Covered calls are a very useful, but rarely used strategy to increase returns before and after retirement. When used properly, effective call writing can double long-term returns in your portfolio.
Now, I am an advocate the use of stable, high-dividend stocks as an excellent strategy. The ideal portfolio should have between 5 and 8 diversified, high-yield stocks with a solid record of increasing their dividend. A few examples in my own portfolio are Verizon (NYSE:VZ), Johnson and Johnson (NYSE:JNJ), and Reynolds American (NYSE:RAI).
Let's suppose you purchase 200 shares of Verizon for your retirement portfolio at Tuesday's closing price of $38.69, an initial investment of $7738. Verizon is currently yielding 5.14%, so assuming the stock price goes nowhere, you still net a 5.14% return on your money. Not bad, right?
On the other hand, let's say that instead of simply letting your shares sit and collect dividends, you decide to put your shares to work. You sell 2 covered calls expiring in June at a $40 strike price. In other words, you are selling the right to purchase your shares for $40 before the contracts expire in June. For selling these calls, you collect a premium of 58 cents per share, or $116 in total.
There are two possible outcomes when using this strategy. First, and this is what I always hope for, is that the stock price remains under the $40 strike which we sold calls. The contracts you sold expire worthless, so you pocket the premium paid to you. In the meantime, you have collected a dividend from the shares, which you still own. You are now free to write new calls and the cycle repeats. Assuming that you write calls that expire 4 months out, and do this 3 times per year, this alone will produce a return of 4.6% on your investment. In order to maximize returns, all dividends should be reinvested and all proceeds from selling calls should be used to purchase additional shares.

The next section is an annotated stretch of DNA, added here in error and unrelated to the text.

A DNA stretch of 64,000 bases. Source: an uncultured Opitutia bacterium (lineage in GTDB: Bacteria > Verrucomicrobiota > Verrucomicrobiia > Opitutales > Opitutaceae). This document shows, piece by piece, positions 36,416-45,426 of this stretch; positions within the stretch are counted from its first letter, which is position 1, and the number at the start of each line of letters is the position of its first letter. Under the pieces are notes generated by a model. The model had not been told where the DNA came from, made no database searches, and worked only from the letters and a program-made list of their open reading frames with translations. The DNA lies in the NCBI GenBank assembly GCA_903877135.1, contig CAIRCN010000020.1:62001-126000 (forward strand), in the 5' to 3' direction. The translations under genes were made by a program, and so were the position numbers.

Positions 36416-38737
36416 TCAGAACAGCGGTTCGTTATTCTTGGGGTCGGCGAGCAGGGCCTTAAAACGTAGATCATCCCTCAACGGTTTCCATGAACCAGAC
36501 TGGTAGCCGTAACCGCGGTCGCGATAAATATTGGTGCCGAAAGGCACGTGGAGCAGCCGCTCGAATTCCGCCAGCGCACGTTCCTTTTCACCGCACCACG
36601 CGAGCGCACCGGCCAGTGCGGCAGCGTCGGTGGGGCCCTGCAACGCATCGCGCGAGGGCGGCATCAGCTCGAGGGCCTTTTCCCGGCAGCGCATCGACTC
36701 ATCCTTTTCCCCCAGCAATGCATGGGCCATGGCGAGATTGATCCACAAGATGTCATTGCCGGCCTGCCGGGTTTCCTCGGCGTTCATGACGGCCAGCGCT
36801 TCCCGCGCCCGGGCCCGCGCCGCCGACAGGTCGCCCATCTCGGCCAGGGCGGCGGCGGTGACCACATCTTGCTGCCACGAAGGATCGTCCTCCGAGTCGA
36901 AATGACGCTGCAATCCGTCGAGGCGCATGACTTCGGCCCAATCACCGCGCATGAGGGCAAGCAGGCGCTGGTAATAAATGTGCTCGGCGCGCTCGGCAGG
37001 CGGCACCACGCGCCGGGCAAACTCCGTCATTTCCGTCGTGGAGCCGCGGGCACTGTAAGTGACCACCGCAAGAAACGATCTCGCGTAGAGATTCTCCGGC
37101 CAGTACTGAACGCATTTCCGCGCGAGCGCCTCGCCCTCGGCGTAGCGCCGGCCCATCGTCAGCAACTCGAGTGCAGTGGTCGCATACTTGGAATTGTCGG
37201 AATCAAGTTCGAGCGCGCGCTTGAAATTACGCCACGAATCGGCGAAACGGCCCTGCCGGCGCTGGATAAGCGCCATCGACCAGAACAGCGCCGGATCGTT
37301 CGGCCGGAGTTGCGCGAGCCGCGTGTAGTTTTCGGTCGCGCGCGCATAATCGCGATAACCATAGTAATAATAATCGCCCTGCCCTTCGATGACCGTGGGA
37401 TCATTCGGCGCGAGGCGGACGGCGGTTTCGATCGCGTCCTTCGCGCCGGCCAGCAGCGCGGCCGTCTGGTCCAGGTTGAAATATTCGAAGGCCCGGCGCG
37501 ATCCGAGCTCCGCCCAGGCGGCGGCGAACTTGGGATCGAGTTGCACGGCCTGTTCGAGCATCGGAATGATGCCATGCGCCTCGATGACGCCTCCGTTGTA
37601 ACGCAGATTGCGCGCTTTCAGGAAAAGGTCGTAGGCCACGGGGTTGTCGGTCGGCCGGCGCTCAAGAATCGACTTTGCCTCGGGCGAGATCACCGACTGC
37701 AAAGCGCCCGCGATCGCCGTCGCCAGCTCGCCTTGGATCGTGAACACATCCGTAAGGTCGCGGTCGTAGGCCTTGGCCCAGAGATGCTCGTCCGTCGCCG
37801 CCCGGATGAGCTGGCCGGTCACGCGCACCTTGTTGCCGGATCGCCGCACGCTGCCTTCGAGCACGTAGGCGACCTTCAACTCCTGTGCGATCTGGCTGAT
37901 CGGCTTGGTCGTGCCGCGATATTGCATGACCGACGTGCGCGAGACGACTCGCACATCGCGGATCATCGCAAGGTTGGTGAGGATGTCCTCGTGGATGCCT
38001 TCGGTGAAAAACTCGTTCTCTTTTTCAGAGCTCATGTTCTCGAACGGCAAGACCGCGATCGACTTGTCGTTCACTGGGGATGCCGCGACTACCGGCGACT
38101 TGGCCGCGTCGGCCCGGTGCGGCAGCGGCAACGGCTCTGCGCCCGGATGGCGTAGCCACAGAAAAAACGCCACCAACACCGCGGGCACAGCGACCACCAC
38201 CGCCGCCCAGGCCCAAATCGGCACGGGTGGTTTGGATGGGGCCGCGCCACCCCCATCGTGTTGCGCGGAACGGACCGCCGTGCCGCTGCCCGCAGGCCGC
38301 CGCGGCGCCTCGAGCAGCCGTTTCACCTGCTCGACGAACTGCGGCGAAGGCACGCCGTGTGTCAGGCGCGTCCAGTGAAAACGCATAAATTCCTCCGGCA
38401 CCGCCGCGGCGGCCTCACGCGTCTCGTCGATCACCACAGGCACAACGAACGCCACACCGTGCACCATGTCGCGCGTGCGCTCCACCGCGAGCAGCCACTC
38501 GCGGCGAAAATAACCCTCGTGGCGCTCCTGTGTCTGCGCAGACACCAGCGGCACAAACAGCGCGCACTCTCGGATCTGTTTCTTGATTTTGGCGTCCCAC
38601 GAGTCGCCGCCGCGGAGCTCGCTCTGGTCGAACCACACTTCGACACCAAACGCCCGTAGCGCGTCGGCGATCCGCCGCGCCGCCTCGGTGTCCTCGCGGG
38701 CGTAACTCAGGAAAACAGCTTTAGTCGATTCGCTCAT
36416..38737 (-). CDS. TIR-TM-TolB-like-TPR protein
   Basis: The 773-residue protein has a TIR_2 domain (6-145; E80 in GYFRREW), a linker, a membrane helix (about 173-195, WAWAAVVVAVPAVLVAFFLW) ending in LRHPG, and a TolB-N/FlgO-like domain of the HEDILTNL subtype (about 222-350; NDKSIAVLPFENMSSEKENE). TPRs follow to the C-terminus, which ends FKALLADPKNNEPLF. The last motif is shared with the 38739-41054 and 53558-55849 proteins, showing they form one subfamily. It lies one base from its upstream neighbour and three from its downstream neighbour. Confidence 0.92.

How would this affect your returns over the long run? Let's say your ideal timeframe for retirement is 25 years and that you open an IRA and contribute the maximum of $5000 per year between now and then. If you invest in high-yielding companies, at an average dividend yield of 5%, after 25 years, your portfolio will be worth approximately $660,000 assuming you have reinvested all dividends and the stock prices increase at 7% a year, which is historically conservative.
If you had employed the above strategy and had been writing calls every four months, your annual return would be around 9.6% in dividends and call income alone and your portfolio after 25 years will be worth $1,370,000 assuming the same 7% stock price gains on average.
The second possible scenario is that the stock price goes above the strike price. In our case, this would mean our 200 shares of Verizon rose above $40 before the expiration date. In this case, our shares could be "called away" which means that you will be forced to sell your 200 shares for $40, or $8000 total. You also keep the premium you collected when you sold the call options, producing a total value of $8116. You are then free to invest this money in another high-yielding company and start the process again. This equates to a return of 4.9% over 4 months, which equates to an annual return of 15.4%. Not bad for a worst-case scenario.
When using covered calls, you are creating additional income while mitigating downside risk. The drawback is that you are giving up some potential upside in your position, in our example, the only scenario where you lose is if the share price rises to, say, $50. You are not entitled to any of your gains above $40. However, I am still in favor of this strategy because high-yielding dividend stocks generally do not exhibit drastic price swings.
The goal of a retirement portfolio is steady, predictable income. If a stock you like could realistically swing 20% every 4 months, it probably does not belong in your retirement portfolio in the first place.